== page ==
Do you recall whether or not a crime scene area had been cordened off, or taped off in any fashion at that point?
Yes, I do recall there was crime scene tape up.
Did you see any individuals within the boundaries of the crime scene tape when you arrived?
Um, the crime scene tape as I recall was set up further down the street. So yes, they were along the street. But not within the wooded area.
Is part of your job as a crime scene investigator to take initial photographs of the condition of the scene prior to recovery of any potential item of evidence?
In this case, did you take photographs of the scene as you found it, upon your arrival, on December 11th, 2008?
Yes I did.
Burdick: If I may have, what has been marked FF for identification. (A photograph)
Burdick: Ma'am, can you see FF for identification?
Welch: Yes I can.
Burdick: Is that photograph a true and accurate representation of the condition of the portion of the crime scene?
Welch: Yes it is.
(FF is entered into evidence and published for the jury.  The photograph shows the side of the road, a wooded area that is very dense with vegetation that starts about five feet from the road.)
(Then FG is the next photograph shown, showing even more heavily dense wooded area, is entered into evidence.  This photograph shows the beginning of the path to the crime scene.  Next photograph shown is FH, which also shows really heavily vegetation, with vines hanging off of trees, is also of the path to the crime scene.  This series of photographs showed that no one could really walk into that area, unless there was a pathway.  It looks like you'd need a machete to cut your way through.  Prosecutor Drane-Burdick kept showing photographs, one by one, leading to where Caylee's body was found).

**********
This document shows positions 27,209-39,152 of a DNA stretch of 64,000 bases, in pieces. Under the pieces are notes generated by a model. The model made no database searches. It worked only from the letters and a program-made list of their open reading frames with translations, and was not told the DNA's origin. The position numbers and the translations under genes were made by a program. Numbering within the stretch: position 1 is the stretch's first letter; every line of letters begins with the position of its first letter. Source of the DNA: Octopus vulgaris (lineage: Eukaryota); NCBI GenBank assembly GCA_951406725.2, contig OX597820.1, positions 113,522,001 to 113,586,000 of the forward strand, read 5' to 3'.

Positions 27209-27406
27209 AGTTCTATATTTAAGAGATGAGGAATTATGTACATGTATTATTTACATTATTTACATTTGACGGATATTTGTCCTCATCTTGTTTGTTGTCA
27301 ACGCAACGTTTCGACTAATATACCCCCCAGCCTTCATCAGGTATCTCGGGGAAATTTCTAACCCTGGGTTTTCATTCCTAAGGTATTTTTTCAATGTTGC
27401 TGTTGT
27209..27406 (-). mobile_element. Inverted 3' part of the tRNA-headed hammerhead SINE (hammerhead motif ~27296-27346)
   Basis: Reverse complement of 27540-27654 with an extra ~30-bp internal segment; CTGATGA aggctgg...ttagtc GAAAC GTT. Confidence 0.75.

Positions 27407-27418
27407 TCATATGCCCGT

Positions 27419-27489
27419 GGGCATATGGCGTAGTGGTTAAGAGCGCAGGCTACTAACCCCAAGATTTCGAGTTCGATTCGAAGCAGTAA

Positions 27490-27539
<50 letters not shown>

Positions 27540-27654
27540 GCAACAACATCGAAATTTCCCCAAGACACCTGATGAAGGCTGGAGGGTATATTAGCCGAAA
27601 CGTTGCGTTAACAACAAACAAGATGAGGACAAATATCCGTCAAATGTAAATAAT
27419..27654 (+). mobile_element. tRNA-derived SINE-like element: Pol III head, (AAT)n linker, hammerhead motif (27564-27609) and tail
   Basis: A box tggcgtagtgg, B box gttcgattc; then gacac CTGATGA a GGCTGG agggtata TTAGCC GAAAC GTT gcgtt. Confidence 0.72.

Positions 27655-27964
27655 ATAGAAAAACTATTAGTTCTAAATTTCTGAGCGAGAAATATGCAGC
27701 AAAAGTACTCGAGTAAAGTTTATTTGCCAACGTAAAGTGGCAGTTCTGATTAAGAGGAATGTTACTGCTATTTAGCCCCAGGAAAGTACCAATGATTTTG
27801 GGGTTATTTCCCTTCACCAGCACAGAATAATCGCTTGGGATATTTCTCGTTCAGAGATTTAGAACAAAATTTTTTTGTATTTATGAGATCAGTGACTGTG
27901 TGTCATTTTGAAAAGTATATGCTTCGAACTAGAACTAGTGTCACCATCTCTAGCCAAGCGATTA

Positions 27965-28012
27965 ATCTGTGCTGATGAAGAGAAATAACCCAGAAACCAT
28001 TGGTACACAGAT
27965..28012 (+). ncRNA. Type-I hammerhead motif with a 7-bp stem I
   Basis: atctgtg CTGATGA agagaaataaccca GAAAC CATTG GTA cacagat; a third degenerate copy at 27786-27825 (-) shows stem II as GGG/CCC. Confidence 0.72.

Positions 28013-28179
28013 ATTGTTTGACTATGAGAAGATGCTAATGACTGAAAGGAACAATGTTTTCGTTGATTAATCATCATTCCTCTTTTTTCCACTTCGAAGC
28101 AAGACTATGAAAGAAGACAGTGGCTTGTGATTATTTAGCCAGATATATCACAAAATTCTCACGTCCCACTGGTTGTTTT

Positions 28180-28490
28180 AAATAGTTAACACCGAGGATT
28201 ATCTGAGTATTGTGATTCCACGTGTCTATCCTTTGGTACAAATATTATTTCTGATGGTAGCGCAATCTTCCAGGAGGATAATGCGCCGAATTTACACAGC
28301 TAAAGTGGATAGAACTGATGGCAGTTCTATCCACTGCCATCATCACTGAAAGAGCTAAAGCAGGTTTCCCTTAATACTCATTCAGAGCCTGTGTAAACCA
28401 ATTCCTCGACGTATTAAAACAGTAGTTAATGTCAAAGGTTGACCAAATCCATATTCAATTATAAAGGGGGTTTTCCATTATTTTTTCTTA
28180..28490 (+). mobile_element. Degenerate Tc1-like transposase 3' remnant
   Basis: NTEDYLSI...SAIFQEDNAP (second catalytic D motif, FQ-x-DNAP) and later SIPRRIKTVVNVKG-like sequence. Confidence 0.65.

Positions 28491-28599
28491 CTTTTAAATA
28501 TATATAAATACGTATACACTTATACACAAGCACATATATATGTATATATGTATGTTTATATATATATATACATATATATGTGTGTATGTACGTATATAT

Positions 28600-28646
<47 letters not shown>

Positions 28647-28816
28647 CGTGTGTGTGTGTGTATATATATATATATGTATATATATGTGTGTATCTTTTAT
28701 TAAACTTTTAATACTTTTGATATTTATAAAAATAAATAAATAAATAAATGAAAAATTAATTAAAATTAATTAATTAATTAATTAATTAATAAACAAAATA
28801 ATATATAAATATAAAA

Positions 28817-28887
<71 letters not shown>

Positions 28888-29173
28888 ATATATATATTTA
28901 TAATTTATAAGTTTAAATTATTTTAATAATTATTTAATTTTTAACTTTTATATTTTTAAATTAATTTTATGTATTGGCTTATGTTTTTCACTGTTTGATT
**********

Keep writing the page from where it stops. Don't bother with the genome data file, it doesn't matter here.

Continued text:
(Courtroom cameras were focused at Casey to watch what her reaction will be when Caylee's remains are shown in the courtroom).

The next photograph FP was entered and published for the jury (but not shown to TV viewers).

Burdick: Ms. Welch, did the office of the medical examiner, with you present, ultimately recover a skull in this area?
Jennifer: Yes he did.
Is the skull shown in this photograph?
Yes it is.
(Right after Jennifer answered, Casey put her head down to her left, put her hand over her nose and mouth area and appeared to be wiping away tears).

Burdick: Can you show members of the jury, you can circle (the teleprompter in front of her).
(Casey has now lifted her head up, has an angry look on her face, and is not looking at the monitor in front of her. She is looking down in front of her, and then puts her hand over her mouth and nose.  We then see an arm coming from defense attorney, Ms. Simms, who is also sitting at the defense table, go around Casey's back in order to comfort her.  Casey is leaning in Ms. Simms direction, looks up at her for a second, then looks back down, still holding her hand over her nose and mouth.  Ms. Simms begins to speak to Casey, who starts to shake her head no, then starts to cry as more pictures of Caylee's skull are being shown to the jury and courtroom).
Burdick: Is (photograph) FQ a fair and accurate representation of a close-up of the skull as it was found by you and the office of the medical examiner?
(Casey is wiping tears away from her eyes and nose area).
Ms. Welch, what portion of the skull is this?
It is the top and you can see the right side.
Is the photograph identified as FR, a clear and accurate representation of the location of the skull pulled a little further back for orientation purposes?
Yes it is.
(Casey still has her head down, and is looking down at the table in front of her, with Ms. Simms arm still around her).
(Photograph FR is entered into evidence and published).
Ms. Welch, where is the skull found in this photograph?
Located to the west of the log.
(Casey wipes more tears away.  You can see the tears falling from her eyes.  She appears to be truly and deeply saddened by this.  As crime scene photos are entered into evidence,  Jose Baez did not object to any of them).

(Moving on, a photograph was shown that showed how much vegetation and distance was from where Caylee's body was found and a light pole, that indicated where the street was.  It was thick with vegetation, basically a carpet or curtain of heavy foliage and vegetation).